By Laina Dawes
Compiling Top Ten album lists at the end of the year really suck. I start making a mental list around July, but because there are always stellar albums are released near the deadline date (usually November), at the last minute I struggle with having to bump amazing Winter/Spring releases for albums that, despite only having held that little baby in my hands for a month, need to be moved to the top.
Converge’s Axe to Fall is one of those albums. The Boston-based quartet seems to be following a trend among veterans like Sacrifice, Suffocation, Asphyx and Brutal Truth who have released albums this year: offering music that despite the band’s longevity, are if not one, the best albums they have ever created, all while staying true to their original sound. There is no need to apply more ‘trendy’ subgenres to keep up with the young’uns – their choice not to reinvent the wheel has paid off in spades.
Kicking off Axe to Fall is the fierce “Dark Horse” which is a stellar example of what they offer and why they rule: they know when to accentuate their talents and know when to pare it down, alternating from the dexterous guitar feats of Kurt Ballou and bassist Nate Newton and the thunderous galloping of drummer Ben Koller (whose double-kick blast about thirty seconds in is alone worth buying the album in its entirety), to incredibly heavy, stoner-ish riffs, probably one of the best bands to successfully merge and accentuate the best aspects of metal and hardcore.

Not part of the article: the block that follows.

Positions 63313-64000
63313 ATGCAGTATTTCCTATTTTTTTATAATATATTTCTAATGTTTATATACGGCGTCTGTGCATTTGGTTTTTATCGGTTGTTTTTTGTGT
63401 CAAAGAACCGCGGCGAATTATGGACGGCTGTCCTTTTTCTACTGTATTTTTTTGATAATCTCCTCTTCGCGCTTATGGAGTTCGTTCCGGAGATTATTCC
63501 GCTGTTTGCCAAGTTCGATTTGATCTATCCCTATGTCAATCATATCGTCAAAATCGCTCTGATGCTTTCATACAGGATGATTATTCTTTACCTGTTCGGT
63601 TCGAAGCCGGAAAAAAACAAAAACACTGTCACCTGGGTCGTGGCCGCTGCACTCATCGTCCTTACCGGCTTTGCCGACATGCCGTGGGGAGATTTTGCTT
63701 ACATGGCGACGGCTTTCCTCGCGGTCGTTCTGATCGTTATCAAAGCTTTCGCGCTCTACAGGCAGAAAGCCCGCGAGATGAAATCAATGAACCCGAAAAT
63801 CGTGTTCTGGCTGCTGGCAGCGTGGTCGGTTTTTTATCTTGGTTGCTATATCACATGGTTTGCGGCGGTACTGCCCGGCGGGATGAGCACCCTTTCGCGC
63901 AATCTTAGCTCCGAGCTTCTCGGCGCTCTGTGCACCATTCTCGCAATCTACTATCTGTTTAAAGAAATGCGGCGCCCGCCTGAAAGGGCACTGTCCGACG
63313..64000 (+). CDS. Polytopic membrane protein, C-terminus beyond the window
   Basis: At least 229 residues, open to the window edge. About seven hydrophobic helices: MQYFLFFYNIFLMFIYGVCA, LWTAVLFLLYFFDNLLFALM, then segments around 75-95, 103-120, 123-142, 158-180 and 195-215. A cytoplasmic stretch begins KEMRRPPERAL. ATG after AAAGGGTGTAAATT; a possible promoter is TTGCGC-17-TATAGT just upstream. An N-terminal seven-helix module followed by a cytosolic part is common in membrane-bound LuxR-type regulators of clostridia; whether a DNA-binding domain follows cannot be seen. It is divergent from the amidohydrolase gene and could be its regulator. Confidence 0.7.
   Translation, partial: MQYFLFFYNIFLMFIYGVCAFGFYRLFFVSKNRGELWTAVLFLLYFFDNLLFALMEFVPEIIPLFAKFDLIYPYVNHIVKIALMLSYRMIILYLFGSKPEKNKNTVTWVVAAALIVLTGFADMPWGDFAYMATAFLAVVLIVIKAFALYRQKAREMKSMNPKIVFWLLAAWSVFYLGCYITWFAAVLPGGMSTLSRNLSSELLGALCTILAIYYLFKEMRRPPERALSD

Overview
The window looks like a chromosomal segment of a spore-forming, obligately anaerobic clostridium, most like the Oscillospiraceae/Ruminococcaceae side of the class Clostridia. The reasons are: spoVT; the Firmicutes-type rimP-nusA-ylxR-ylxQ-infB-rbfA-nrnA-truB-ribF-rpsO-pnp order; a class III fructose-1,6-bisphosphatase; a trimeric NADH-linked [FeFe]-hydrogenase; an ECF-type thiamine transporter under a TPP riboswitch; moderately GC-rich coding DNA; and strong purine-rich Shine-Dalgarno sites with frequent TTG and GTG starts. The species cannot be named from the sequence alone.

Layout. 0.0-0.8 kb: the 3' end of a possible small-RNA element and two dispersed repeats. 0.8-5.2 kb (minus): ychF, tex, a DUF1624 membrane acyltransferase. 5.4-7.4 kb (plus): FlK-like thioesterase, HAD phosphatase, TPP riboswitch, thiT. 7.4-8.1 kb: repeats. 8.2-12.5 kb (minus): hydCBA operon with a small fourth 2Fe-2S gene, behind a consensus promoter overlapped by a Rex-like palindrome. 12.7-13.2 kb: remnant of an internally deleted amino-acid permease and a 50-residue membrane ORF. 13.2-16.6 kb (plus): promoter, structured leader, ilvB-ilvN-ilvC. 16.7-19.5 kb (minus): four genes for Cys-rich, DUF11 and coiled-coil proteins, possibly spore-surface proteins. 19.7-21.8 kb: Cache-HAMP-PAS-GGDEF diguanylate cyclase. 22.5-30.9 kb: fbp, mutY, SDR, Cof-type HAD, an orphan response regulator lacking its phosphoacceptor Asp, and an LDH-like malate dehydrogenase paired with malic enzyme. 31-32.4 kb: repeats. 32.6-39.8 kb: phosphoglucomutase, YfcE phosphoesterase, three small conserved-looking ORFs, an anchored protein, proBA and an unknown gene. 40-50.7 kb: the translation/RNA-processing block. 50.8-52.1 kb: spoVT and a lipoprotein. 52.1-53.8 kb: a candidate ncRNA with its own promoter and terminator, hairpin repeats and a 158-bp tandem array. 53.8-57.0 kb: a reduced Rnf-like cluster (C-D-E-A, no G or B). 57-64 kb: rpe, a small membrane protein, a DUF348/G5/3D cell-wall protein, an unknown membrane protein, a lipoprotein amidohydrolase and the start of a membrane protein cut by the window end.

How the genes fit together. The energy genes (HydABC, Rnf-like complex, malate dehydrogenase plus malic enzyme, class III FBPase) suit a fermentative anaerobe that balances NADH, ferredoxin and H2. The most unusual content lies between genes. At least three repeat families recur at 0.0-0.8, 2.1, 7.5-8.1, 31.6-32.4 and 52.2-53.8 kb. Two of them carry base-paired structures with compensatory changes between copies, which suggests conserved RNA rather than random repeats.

They continue the frenetic pace with “Axe to Fall; Cutter” and “Slave Driver,” applying some bluesy groove and slowing it down (slightly) on “Worms Will Feed / Rats Will Feast.” Ex-Hatebreeder Sean Martin plays guitar and provides vocals on “Reap What You Sow” and while the last two tracks have brought a bit of consternation from critics, “Cruel Bloom” with vocalist Steve Von Till (Neurosis) who channels his inner Tom Waits, is definite standout, especially in how the track morphs from a haunting, Americana-influenced ballad into a brutally heavy finale.
“Wretched World” seems to be a radical departure from the rest of Axe to Fall, but it displays the band’s creativity and willingness to take risks. With the help of some of the band’s friends/ fellow musicians, including Genghis Tron’s Mookie Singerman and Hamilton Jordan, the addition of keyboards, synchs, vocals, guitars and drums create a bombastic opus that narrowly misses being dismissed as a soundtrack from 80’s blockbuster movie.
The only criticism of Axe to Fall is that the vocals of Jacob Brannon could have been mixed higher, as on some tracks the incredible lyrics are a bit muddled, but despite that one of the best aspects about this album is the production. Thanks to Ballou, who has also produced records for Misery Index, Disfear, Torche and Trap Them, the sound is incredibly crisp and sharp. I guarantee you will be seeing Axe to Fall on a number of Top Ten lists this year.